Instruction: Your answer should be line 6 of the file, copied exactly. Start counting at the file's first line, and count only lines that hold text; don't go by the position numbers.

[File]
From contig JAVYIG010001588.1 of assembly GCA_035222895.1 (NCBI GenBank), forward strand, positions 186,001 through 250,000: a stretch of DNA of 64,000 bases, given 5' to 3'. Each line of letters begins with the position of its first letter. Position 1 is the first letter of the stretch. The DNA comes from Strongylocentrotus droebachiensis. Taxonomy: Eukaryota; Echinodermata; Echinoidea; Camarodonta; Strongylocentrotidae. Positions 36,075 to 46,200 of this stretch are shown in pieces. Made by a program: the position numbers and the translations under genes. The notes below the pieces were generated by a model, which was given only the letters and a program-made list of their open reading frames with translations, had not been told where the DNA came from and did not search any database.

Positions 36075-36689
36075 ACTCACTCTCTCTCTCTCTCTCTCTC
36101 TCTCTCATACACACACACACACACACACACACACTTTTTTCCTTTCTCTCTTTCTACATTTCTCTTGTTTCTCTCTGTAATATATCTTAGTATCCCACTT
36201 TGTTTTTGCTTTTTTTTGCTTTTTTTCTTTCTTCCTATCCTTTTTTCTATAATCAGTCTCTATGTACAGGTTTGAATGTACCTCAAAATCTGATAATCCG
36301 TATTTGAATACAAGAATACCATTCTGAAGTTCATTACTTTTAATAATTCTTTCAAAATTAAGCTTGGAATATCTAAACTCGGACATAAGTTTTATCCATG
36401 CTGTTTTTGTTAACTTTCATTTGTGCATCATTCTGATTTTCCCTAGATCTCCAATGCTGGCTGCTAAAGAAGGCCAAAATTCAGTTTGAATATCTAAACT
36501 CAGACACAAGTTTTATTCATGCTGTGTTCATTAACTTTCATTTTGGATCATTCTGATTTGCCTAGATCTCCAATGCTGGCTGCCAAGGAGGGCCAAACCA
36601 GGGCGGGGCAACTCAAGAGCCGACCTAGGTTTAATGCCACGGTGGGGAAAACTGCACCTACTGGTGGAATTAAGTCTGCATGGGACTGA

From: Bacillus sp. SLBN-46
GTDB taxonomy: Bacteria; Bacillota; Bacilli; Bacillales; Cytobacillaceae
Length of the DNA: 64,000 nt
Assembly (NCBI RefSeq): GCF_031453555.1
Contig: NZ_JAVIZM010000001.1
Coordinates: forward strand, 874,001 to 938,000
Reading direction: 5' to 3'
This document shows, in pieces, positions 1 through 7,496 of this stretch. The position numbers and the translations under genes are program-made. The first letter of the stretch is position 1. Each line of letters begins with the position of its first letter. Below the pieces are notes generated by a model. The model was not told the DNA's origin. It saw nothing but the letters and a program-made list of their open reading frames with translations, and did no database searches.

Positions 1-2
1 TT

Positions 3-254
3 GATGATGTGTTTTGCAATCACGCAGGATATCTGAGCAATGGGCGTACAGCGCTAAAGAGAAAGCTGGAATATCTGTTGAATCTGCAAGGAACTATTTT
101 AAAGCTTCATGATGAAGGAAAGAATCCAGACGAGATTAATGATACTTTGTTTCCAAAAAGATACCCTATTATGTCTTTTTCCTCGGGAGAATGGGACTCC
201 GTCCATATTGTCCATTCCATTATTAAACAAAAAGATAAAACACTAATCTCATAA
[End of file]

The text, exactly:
36301 TATTTGAATACAAGAATACCATTCTGAAGTTCATTACTTTTAATAATTCTTTCAAAATTAAGCTTGGAATATCTAAACTCGGACATAAGTTTTATCCATG